It’s just before 08h00 on a Monday morning and there isn’t a suit in sight. The sullen traffic faces inherent in the hour have been exchanged for smiling motorcycle taxi drivers whizzing towards Monkey Forest; sleepy, awe-struck foreigners brisk in their beeline for Yoga Barn and an assortment of dutiful hawkers offering bright Canang sari as a symbol of gratitude to the gods.

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Canang Sari

For all the activity, Ubud rarely escalates above a hush.

Noise restrictions temper daily Balinese dance performances and Bob Marley-loving live bands a little after 11h00 and the loudest sound you’ll hear all day is a short, sharp whistle sporadically ripping through muted hours as hotel guards usher tourists across the street.

The tourists scrambling past hotel guards and navigating what sometimes passes for sidewalk come from everywhere.

They set out from home to the verdant upland rice paddies of Bali leaving behind smirks citing ‘Eat, Pray, Love’ (2010) to do the very thing.

Eat babi guling, spicy rendang, crispy duck, grilled ikan and eye-watering sambal in unpretentious warungs scattered around town or indulge in the often organic best of both worlds in eateries like Indochine, Manisan, Gelato Secrets, Kafe, Habitat and Café du

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Cafe du Monyet

Monyet.
Pray in large stone temples or in front of Ubud’s many shrines long after the palm leaf baskets of flowers, incense, sweets and a little money is laid gently on the ground, both locals and tourists will step gingerly around for the remainder of the day.

And love. Though mostly in terms of learning to love themselves.

For this, some will seek spiritual healers and wise ones.

Balinese udeng-wearing old men who beckon from within doorways who may soothe your soul or lift your spirit. Others will simply

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Kafe

immerse themselves in yoga at one of the various studios the town has to offer in between solitude, sunning and meditation.

Surrounded by bright green rice paddies, focused on food, yoga and meditation, it comes as no surprise that Ubud is also famed for its art and crafts.

Solitary and centering pursuits sold from roadside stalls, out of various galleries and retrospective in the sprawling Agung Rai Museum of Art and the eccentricity of the Blanco Renaissance Museum.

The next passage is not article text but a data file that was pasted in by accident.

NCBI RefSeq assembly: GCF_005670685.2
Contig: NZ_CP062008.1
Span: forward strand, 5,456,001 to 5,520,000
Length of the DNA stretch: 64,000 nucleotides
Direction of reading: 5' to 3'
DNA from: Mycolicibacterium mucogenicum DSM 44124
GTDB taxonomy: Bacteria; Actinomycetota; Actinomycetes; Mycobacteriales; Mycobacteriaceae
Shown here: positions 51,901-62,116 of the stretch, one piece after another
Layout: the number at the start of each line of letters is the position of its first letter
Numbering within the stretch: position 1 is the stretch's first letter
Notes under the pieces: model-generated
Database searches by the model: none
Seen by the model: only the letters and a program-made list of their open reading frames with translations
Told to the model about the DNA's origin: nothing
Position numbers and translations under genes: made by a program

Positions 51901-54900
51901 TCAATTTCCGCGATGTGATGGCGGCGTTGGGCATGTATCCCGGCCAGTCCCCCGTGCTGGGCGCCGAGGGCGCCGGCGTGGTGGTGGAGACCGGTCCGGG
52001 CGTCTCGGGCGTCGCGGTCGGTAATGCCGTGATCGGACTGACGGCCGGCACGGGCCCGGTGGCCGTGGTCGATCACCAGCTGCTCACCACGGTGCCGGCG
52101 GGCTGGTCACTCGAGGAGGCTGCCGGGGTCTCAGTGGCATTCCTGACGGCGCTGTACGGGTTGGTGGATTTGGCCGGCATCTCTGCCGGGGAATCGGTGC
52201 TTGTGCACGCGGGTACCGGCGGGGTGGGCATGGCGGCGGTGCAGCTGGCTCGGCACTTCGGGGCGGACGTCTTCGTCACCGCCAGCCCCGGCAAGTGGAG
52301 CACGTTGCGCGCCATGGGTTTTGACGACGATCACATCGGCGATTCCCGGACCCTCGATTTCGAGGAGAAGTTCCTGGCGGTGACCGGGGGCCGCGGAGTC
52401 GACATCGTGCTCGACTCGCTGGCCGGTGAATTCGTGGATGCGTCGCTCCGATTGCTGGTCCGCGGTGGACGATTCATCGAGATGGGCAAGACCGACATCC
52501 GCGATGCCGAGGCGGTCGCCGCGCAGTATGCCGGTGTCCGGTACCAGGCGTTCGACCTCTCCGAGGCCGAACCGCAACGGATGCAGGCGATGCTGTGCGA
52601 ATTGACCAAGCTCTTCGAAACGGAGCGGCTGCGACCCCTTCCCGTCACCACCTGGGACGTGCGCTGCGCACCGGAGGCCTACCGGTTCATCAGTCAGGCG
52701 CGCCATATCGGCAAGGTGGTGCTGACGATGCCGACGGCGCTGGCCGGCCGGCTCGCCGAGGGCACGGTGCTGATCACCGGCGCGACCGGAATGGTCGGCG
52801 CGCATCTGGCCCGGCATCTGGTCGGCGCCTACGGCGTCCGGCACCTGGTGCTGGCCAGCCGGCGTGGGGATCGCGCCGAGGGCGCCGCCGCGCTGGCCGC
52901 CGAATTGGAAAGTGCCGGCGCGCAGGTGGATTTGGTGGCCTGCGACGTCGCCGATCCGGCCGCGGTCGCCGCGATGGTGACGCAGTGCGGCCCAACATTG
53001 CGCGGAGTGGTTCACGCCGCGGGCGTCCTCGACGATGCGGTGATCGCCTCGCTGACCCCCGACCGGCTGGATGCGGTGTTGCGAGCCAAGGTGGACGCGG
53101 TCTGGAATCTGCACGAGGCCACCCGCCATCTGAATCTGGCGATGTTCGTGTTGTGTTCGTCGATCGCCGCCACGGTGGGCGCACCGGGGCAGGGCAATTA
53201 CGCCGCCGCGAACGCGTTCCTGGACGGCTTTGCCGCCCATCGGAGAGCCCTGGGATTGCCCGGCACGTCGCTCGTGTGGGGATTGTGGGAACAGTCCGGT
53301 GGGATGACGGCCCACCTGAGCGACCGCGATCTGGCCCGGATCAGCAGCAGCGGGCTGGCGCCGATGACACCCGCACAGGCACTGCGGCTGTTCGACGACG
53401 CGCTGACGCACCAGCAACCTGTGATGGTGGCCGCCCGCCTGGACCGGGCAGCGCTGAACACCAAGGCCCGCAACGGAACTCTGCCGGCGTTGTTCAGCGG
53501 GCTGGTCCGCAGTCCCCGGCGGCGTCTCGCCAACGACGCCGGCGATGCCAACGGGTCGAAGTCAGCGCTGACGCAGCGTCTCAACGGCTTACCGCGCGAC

Amidst all this, there are the wellness centres and spas.

Many introduced every time you walk by in smiling queries of “massage?” as pamphlets are pressed insistently into palms, others down little roads facing newly-sprouting rice fields as in the serenity of Kayma and still more housed in luxurious hotels and sold as cleanses, detoxes and retreats.

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Kayma Spa

To experience it all, the living is easy.

From authentic Balinese homestays to more western style and budget lodging such as Evitel Resort, Ubud has accommodation for every pocket radiating from its centre around the bustling art market and outwards encompassing its 14 villages.

Quaint, quiet and entirely obsessed with Monkey Forest where a kingdom of mischievous long-tailed macaques pose for pictures and portraits at the end of one of the town’s three main streets, Ubud exists as an antidote to much that occasions vacation.

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Monkey Forest

The stifling suits that don’t have a patch on the colourful batiks that ripple in the air as locals rush by on scooters, the fast bland food the town jettisons for fresh, affordable explorations of authentic Indonesian flavours and spices and the personal and spiritual neglect this hub of serenity irons out in gentle yogic movements and meditation in between decadent beauty and healing journeys.

An escape and an adventure set largely in the unchartered waters of the soul, Ubud is where travellers go to discover Bali beyond the ocean. To indulge in song and delight in dance in this enchanting ode to tranquility.

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